In a move that, so far, has recieved virtually no coverage in the corporate press, "President" Bush today signed an executive order granting former presidents, beginning with Ronald Reagan, wider lattitude in withholding their presidential papers from public release on the grounds of "executive privilege." For 10 months, the administration has been illegally withholding some 68,000 pages of records from the Reagan administration that, by law, were supposed to be released to the public as of January 12. No one seriously believes this is anything other than an attempt by the Bush administration to cover up embarassing information about the Reaganites (including the current "President's" father, who was then vice-president). Bruce Craig, director of the National Coordinating Committee for the Promotion of History, pulled no punches today, telling the Associated Press that the new executive order was "blatantly unlawful top to bottom," and that it will face a swift legal challenge.
Friday, Nov. 2, 2001
Friday, Nov. 9, 2001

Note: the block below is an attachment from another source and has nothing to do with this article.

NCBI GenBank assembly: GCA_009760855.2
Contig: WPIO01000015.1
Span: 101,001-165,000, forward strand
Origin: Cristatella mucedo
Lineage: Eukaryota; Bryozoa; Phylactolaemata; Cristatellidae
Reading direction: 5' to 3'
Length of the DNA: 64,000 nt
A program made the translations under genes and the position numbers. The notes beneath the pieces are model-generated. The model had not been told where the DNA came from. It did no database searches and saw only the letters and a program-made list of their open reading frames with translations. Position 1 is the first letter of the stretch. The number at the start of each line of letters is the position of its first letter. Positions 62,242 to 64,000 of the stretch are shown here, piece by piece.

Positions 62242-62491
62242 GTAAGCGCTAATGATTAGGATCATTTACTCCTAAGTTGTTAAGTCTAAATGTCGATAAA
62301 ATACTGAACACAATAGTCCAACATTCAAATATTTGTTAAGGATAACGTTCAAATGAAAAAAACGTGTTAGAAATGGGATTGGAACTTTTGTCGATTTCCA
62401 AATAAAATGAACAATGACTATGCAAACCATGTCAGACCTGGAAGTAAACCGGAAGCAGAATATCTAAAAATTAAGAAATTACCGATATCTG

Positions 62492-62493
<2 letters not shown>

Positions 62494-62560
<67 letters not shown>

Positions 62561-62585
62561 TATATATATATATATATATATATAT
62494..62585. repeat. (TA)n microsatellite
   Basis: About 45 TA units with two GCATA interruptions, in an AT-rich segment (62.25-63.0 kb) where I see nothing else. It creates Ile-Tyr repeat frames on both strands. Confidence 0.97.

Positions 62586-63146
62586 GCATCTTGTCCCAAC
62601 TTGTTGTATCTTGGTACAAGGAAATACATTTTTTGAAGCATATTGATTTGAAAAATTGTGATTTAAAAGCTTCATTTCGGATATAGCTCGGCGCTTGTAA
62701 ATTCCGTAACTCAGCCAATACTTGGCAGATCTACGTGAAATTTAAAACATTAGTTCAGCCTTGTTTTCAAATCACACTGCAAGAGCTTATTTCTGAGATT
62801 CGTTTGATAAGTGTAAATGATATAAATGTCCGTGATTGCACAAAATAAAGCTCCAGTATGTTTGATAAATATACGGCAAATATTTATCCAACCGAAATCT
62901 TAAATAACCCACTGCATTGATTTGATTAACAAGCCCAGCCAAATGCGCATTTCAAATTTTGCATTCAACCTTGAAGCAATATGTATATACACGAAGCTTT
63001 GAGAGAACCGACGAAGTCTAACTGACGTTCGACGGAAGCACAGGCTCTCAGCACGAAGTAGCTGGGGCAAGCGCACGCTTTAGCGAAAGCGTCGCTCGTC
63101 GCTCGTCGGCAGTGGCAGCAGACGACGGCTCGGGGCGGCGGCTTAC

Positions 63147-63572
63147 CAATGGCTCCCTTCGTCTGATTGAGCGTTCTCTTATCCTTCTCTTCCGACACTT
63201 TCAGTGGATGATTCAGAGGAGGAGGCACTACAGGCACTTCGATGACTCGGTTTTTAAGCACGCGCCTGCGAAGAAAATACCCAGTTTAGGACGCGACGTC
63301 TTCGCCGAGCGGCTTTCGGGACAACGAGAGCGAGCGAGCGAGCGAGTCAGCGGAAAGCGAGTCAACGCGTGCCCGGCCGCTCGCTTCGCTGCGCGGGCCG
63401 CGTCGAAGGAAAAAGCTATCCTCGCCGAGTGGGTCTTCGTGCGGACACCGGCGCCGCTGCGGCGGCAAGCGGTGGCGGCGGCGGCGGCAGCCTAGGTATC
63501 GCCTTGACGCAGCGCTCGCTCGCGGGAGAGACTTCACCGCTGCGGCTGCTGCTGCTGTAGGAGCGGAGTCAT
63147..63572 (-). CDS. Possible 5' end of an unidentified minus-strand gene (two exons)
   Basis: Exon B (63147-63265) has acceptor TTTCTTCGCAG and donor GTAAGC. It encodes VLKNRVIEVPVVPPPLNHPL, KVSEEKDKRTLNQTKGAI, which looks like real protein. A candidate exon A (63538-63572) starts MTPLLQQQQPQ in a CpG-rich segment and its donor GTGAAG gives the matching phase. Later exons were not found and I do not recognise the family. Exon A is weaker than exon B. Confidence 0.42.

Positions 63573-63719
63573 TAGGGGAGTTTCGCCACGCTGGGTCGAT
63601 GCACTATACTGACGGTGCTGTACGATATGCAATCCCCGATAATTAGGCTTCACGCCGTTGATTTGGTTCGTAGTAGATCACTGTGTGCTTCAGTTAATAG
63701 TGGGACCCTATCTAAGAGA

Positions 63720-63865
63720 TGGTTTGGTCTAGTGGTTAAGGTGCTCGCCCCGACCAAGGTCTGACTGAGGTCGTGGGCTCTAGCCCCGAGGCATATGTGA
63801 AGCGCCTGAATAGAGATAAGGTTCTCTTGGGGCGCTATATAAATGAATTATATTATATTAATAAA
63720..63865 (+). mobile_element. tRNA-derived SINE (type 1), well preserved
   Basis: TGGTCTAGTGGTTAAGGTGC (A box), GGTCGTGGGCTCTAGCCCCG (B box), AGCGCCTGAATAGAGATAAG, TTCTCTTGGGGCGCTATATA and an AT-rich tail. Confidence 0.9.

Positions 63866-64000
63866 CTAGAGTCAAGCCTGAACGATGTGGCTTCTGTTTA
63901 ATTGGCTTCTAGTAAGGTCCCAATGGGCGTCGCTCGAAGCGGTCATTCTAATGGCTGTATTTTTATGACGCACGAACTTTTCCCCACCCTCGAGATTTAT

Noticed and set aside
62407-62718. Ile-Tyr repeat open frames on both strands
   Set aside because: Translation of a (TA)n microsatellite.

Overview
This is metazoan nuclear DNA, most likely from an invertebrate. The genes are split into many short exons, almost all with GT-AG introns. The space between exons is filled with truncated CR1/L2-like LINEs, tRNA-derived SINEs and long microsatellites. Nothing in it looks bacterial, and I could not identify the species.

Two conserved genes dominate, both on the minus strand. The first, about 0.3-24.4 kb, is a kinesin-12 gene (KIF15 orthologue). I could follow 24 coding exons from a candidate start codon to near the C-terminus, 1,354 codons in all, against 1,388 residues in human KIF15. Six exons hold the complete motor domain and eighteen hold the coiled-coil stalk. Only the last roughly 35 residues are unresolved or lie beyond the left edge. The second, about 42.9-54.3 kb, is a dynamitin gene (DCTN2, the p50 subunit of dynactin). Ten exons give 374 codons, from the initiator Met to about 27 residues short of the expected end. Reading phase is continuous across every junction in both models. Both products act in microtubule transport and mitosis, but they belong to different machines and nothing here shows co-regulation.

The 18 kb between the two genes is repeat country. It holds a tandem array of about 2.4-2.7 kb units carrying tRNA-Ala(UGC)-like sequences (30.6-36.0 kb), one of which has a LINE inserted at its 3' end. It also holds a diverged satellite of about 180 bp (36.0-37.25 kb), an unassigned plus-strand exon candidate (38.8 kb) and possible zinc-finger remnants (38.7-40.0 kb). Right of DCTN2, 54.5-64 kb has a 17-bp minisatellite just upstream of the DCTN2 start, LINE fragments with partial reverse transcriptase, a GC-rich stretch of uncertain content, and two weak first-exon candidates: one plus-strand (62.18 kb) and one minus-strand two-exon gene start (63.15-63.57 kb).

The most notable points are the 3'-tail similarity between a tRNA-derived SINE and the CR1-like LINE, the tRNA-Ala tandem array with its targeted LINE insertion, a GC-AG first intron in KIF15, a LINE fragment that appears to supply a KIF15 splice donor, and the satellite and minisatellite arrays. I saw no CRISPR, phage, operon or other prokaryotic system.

Tuesday, Nov. 6 -- The speaker is White House spokeswoman Anne Womack:
"As the executive order is implemented, if there are suggestions about improving the process, we'll be happy to take those into consideration."
What she's telling us, in case there was any doubt, is that "President" Bush has no intention of rescinding the blatantly illegal executive order he signed Thursday with regard to presidential records. The order in effect bars implementation of the Presidential Records Act, which mandates that the papers of past presidents--made public records--are to be released 12 years after the end of the administration. The Bush order allows a veto of the release of documents by either the sitting president or the former president in whose administration the documents were generated.
Besides literally violating the act, this order rubbishes the intention of it, as well. PRA was passed in the aftermath of Watergate in order to make unequivocal the concept that presidential papers are, in fact, public records. The disgraceful Richard Nixon, in his flight from justice, argued that he should be able to withhold his administration's papers on the grounds that they were his own personal property--PRA was intended to preclude any future attempt at such an argument. Now, it seems, Bush has taken the Nixon position.